Status: Threatened Provincially and Nationally

Range: The species is widespread south of the Great Lakes and east of the Rockies, but it is not common anywhere. In Ontario, it is found in southern and central Ontario as far north as Lake Nipissing. Range Maps

Threats: The species is at the northern limits of its range in Ontario and was likely never common here. Historic declines were probably due to loss of habitat from development and farming, and persecution by people. These factors continue as threats today and slow recovery of the species in Ontario.

Protection: Under Ontario's Endangered Species Act 2007, it is illegal to harass, capture, buy, sell, possess, or kill the Eastern Hog-nosed Snake. This species is also protected under Ontario's Fish and Wildlife Conservation Act. Some populations in Ontario are on public land such as provincial parks where they receive habitat protection. Education on this harmless species is important, and has paid off in Pinery Provincial Park where staff have implemented a public education program and report that fewer snakes are being killed by visitors.

Text Sources: Schueler 1996

Last Modified Date: October 2008
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Old June 2nd, 2010, 09:36 PM
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Originally Posted by TwinTails
I do believe it was a feeding time test. I can't remember exactly, as this was a few years back when we had our pet store. But I agree, they are indeed awesome snakes I love the garters too, always trying to be mean :P I've never been bitten by one, but musked on a few times
I missed my target when catching a foot-long garter last year trying save it from Curious Cole and gave it too much neck to work with. It swung back and nailed me pretty good on the hand. Lots and lots and lots of little teeth! Not much in the way of marks, though--tiny little pin-pricks.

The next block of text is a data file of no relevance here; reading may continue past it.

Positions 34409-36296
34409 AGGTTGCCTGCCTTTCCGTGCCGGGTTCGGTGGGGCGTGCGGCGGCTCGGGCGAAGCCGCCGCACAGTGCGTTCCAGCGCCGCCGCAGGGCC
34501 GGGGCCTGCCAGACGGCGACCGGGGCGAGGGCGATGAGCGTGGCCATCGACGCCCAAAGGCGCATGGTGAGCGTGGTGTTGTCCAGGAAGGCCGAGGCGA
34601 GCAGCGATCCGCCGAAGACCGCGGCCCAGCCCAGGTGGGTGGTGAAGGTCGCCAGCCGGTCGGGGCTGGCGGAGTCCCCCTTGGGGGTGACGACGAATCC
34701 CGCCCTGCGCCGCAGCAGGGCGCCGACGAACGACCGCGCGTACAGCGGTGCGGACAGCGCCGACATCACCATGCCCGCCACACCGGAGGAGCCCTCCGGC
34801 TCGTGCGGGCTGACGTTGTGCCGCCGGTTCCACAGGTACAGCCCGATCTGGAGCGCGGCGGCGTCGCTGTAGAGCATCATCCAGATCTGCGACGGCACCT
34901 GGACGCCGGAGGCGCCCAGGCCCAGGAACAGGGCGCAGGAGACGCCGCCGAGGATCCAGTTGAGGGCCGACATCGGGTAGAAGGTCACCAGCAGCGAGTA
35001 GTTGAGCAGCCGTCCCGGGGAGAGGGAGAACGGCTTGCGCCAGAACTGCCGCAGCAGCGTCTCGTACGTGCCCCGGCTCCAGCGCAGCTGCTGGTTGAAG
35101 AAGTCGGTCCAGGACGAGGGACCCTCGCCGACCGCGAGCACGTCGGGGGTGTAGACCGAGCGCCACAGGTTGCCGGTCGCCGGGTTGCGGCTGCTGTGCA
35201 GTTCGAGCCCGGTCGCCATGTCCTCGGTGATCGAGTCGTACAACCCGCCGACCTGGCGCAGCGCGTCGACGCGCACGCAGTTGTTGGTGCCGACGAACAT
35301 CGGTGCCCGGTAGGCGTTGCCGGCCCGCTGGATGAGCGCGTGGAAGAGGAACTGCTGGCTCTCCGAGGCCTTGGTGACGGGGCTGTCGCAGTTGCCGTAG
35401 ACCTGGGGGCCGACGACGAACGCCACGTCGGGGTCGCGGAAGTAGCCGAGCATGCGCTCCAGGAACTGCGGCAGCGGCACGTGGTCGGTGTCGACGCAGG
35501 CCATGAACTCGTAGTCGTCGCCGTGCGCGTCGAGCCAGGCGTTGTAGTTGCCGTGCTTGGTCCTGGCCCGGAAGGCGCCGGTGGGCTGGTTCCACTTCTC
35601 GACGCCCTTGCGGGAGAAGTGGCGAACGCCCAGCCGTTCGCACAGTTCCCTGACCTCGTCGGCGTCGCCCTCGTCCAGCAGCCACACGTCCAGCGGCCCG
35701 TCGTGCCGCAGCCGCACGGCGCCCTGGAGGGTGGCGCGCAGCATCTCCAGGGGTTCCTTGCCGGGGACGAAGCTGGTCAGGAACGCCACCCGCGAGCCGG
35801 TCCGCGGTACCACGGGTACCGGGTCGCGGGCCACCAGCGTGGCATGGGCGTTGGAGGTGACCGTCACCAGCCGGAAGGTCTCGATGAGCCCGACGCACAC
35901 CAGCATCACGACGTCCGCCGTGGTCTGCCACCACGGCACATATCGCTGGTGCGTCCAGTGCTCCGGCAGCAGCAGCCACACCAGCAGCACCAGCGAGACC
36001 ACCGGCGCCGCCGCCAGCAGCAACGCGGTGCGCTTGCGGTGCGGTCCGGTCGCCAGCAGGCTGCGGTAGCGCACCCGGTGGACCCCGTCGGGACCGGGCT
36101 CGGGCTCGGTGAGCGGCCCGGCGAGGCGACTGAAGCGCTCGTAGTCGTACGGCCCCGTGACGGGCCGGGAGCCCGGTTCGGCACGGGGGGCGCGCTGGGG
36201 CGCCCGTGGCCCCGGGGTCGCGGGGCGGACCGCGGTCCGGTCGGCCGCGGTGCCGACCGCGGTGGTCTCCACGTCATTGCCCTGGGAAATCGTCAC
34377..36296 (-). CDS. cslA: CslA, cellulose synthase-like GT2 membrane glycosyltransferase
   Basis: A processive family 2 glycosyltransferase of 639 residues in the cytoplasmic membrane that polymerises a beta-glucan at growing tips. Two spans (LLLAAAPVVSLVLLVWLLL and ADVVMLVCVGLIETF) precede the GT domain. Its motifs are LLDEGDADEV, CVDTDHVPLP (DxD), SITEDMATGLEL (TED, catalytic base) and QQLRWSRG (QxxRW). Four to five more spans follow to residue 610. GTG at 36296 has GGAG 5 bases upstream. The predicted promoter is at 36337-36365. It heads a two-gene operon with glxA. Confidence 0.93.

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Old June 2nd, 2010, 09:38 PM
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WoW My source is seriously outdated! Thank you for the clarification! I honestly did not know that, I had always known them to be "rear-fanged venomous" and always considered them "hots" (though considerably less than Cobras, etc). Thank you again for clarifying this for both myself and anyone else reading
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Old June 2nd, 2010, 09:41 PM
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As for venom in colubrids, I remember reading somewhere, though I can't remember where, that there have been occasional cases of children getting bit while feeding their snakes that resulted in swelling of the hand and arm and the kids feeling ill--all of which points to some sort of substance being secreted by the snake, whether it be venom or just something that causes some sort of an allergic reaction. I've never seen any study that proved the venom theory or analyzed the substance, though
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"We are--each of us--dying; it's how we live in the meantime that makes the difference."

"It's not what you gather, but what you scatter that tells what kind of life you have lived!"

"Be kinder than necessary, for everyone you meet is fighting some kind of battle."